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« Ex parte Kotanko (PTAB 2018) | Main | Multiple Artificial Intelligence Bills Introduced in House and Senate »

February 14, 2018


The UK patent judges are very fond of the mantra that "Business hates uncertainty". Here, looking at the Chamber of Commerce paragraph, it seems to me that the only thing that matters, when it comes to ranking countries, is the level of certainty.

What delivers the greatest degree of "certainty" though? Stasis perhaps? Stagnation? Zero rate of change? Is that what industry wants?

The perspective that the US patent system has become less friendly to innovation and IP rights is, as the previous post mentions, largely due to it upsetting the status quo. The counter position is that taken by the Supreme Court, 2011 Patent reform act, and multiple lower court decisions: what these have in common is reigning in of grants of patents and more rigorous review outside of the district and appellate courts. The reforms have brought the US system closer to that of German, EU, Japan, and other leading PTOs. Although the systems have several remaining differences, the US system has joined the practice of providing a more extensive mechanism for patent review before the need to test claims in court.

One facet of the US system is that it is among the most expensive countries to pursue patent rights or defend against them in court. That almost always favors the entrenched companies rather than the sole innovator or small company. IPR review has upset the status quo. However, on balance it provides a means to test patent claims which are part of the 'Patent Quagmire' that work against the less funded innovators than it does against those who have deeper pockets.

I am an individual who has prepared and filed my own patents while striving to launch a startup. However, I view the US patent landscape as having grown far too lenient, allowing many patents to be granted with broad claims despite with apparently little review by the PTO.

There are a couple parts of the recently proposed 'Stronger Patents Act that I tend to favor. However, the brunt of proposed legislation aims to "fix" parts of the system that the Supreme Court and other court rulings and 2011 legislation have fixed. The backlash against the court and legislative reforms is a reaction to much-needed changes of a system that had grown out of control.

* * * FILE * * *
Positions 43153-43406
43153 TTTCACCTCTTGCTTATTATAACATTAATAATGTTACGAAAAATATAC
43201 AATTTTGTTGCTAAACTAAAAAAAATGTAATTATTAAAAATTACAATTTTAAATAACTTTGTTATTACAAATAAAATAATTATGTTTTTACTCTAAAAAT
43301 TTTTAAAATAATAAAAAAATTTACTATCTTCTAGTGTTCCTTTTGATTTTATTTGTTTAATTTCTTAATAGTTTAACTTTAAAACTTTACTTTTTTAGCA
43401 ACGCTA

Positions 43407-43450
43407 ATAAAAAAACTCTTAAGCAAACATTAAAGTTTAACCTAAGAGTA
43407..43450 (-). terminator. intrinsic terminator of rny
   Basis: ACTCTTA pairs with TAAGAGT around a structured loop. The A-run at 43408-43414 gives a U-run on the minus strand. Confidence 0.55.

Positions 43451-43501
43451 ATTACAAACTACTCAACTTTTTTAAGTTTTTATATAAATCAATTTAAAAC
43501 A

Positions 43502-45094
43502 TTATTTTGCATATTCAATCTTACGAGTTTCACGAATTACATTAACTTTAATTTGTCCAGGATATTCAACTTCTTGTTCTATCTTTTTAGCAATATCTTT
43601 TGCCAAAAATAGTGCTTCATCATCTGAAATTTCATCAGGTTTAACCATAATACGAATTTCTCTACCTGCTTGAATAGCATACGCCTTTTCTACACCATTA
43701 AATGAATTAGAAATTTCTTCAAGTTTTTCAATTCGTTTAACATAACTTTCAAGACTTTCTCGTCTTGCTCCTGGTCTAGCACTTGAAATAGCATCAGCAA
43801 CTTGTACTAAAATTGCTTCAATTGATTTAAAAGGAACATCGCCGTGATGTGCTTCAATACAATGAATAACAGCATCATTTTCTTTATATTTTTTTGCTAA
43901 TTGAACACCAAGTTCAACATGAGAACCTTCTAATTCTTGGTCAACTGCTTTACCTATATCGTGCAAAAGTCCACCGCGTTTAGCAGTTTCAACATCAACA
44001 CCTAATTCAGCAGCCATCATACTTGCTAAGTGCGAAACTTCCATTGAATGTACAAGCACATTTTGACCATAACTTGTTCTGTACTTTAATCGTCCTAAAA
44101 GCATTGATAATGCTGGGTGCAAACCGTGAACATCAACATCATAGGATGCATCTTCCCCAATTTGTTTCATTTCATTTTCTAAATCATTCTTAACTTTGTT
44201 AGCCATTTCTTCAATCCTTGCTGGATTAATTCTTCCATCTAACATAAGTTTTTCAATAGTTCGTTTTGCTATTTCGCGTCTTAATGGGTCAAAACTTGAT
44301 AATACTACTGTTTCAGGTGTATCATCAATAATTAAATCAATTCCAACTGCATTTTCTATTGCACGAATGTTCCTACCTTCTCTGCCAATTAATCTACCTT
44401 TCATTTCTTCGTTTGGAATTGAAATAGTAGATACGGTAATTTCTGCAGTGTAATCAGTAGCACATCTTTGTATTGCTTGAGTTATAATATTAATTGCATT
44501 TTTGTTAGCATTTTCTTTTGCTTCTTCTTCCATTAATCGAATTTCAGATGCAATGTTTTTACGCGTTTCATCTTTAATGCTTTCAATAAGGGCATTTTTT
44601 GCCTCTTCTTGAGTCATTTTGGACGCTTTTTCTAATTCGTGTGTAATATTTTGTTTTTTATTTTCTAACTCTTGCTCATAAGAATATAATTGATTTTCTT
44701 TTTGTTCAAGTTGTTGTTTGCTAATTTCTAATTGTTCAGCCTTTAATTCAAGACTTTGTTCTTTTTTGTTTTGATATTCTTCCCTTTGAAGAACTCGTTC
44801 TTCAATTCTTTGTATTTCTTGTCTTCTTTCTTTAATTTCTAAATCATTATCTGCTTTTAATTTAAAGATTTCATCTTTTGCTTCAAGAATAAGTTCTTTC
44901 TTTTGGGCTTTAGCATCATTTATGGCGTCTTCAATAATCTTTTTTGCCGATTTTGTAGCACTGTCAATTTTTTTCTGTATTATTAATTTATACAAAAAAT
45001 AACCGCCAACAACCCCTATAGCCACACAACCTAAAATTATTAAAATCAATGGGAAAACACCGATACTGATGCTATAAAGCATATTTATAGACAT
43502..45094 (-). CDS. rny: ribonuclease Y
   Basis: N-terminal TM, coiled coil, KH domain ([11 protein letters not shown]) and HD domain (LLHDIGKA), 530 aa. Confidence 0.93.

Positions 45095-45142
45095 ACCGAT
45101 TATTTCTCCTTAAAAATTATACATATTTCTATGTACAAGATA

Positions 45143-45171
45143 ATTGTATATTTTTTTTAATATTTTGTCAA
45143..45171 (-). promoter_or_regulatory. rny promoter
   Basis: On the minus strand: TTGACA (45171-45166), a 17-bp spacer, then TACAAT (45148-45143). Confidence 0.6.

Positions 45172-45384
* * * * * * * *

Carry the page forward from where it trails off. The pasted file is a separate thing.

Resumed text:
Among the issues, the Stronger Patent Act has been said to remedy is the SCODUS' ruling that a defendant in a patent case was granted attorneys fees and costs amounting to $4.1 million:

US Bar Association:
"The court analyzed the reasonableness of the requested amounts, ultimately reducing the fee claim by 15 percent, to approximately $4.1 million, and the expense claim by 45 percent, to approximately $478,000. Still, the court awarded what it admitted was “a relatively large number.” Among other things, the court based its finding that the case was “exceptional” on the facts that “this litigation was at least in part motivated by Plaintiff’s desire for ‘payback’ for Defendant’s successful competition in the marketplace, that Plaintiff failed to adequately review its own material concerning marking before filing suit, that it engaged in discovery gamesmanship to obscure such failing, and that Plaintiff engaged in ‘troubling’ conduct concerning a petition for correction of inventorship.”

However, a reading of the case and ruling shows that
the case was exceptional in the extent the plaintiff used obfuscation of prior art and other conduct. That beating down the ability of patent holders to pursue the legal strategies that worked in the past was a much-needed response of the court. It is a restricted set of the president that does not cripple 'good actors' IMO.

The issue I agree with in the Stronger Patent bill is that patent fees should not be diverted by Congress. The USPTO has become under-staffed and ill-equipped, such as upgrades to new computer systems. That can be directly attributed to the siphoning off of funds by Congress over the past 15 years. The USPTO needs to become the best equipped, most accessible and easiest to work within the world to befit the status that many say we have shrunk.

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